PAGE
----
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Since January, the news has been hyper-focused on one thing: COVID-19. The viral infection is a new disease in the coronavirus family – a large group of diseases that differ from strain to strain. COVID-19 is also referred to as the novel coronavirus or 2019-nCoV.
The first documented instance of COVID-19 occurred in late December of 2019; the virus then spread rapidly across China. Since then, documented cases have been reported in many countries throughout the world. Doctors and researchers believe that the disease originated in bats and was spread to humans at a food market in Wuhan, China.
With so much information (both true and false) circulating about COVID-19, it’s important to know the facts and how to protect yourself from the coronavirus – particularly if you already have chronic health problems. Here is how to prepare for the coronavirus if you’re chronically ill.
What are the facts about COVID-19?
At the time of writing, there were just over 110,000 confirmed cases of the disease across the globe. Of these cases, just over 3,800 people have died from complications of the disease, with the majority of those cases being in China. Italy and Iran have been hit the second hardest, with just under 600 deaths combined.
Considering these numbers, the risk of death may sound high, but it’s actually quite low: between 3–4%. The other 96–97% of those infected will recover, with around 80% experiencing only mild flu-like symptoms. Projections of the spread of the disease have been utilised to help health officials plan for containment, and the numbers vary according to different statistics and projections used.
What are the symptoms of the coronavirus?
Considering the outbreak occurred during flu season, it can be hard to distinguish between COVID-19 and influenza due to the similarity of both conditions’ symptoms. In cases of COVID-19, symptoms include fever, coughing and difficulty breathing. These symptoms can range from mild to severe, but the most severe repercussion of the virus include pneumonia, kidney failure and, in rare cases, death.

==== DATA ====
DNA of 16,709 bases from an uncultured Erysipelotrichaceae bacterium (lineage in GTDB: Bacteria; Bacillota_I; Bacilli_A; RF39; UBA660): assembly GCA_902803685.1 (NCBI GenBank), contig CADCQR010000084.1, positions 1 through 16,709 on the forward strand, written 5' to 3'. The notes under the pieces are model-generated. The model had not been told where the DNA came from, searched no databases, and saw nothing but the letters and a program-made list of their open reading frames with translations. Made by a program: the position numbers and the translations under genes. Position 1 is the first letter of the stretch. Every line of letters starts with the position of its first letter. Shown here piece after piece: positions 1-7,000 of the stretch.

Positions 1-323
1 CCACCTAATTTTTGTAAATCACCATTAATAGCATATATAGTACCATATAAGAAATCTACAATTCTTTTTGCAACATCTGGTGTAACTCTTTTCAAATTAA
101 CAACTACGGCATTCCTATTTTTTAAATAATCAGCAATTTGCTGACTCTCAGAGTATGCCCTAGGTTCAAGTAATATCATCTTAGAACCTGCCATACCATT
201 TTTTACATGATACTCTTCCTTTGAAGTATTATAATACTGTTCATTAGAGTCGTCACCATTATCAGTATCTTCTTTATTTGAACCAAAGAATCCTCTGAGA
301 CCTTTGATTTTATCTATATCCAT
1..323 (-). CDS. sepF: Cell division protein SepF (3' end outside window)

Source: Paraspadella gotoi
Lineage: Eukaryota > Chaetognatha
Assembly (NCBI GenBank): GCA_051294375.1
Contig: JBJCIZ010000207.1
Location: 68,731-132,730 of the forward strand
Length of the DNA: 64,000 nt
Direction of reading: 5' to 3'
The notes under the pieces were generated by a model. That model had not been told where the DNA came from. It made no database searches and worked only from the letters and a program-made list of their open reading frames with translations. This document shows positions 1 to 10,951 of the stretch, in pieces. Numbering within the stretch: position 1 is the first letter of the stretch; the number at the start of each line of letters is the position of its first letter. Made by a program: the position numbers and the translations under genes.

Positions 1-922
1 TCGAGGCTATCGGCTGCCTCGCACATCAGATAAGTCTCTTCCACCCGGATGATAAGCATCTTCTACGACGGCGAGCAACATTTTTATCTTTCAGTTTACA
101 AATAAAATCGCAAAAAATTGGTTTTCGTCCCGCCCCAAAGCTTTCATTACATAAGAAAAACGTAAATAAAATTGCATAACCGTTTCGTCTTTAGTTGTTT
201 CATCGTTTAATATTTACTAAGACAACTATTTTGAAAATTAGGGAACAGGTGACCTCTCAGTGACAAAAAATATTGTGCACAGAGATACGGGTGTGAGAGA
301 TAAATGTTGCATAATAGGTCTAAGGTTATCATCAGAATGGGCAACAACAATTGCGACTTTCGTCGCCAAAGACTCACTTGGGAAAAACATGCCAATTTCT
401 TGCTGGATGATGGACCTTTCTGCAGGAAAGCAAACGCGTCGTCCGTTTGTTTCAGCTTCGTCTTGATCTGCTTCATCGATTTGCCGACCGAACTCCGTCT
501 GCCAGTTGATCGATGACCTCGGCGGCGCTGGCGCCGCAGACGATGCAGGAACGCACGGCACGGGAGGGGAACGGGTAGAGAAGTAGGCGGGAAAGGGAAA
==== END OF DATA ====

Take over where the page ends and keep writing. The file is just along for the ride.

To put this in perspective, the influenza virus causes symptoms such as fever, chills, sore throat, cough, runny or blocked nose, muscle and body aches, fatigue and headaches. Symptoms for the flu tend to appear within four days of infection, but with COVID-19, the onset of symptoms can take anywhere from two to 10 days.
How to prepare for the coronavirus if you’re immunocompromised
As with many viral infections, it is assumed that COVID-19 is more of a threat to the elderly, and those who have weakened immune systems or chronic illnesses. Unlike the flu, COVID-19 doesn't seem to be affecting young children. While it's good news that our youth don't seem to be in danger, they could pose a threat to those who have a higher-risk of developing more severe symptoms by being asymptomatic of the virus and passing it onto others. If you have a compromised immune system, the thought of contracting COVID-19 might be causing some worry - rest assured, there are ways to protect yourself from the virus and strengthen your immune system besides the measures recommended by the WHO like washing your hands and not touching your face. For the latest guidelines and information please refer to your government's or the WHO's website."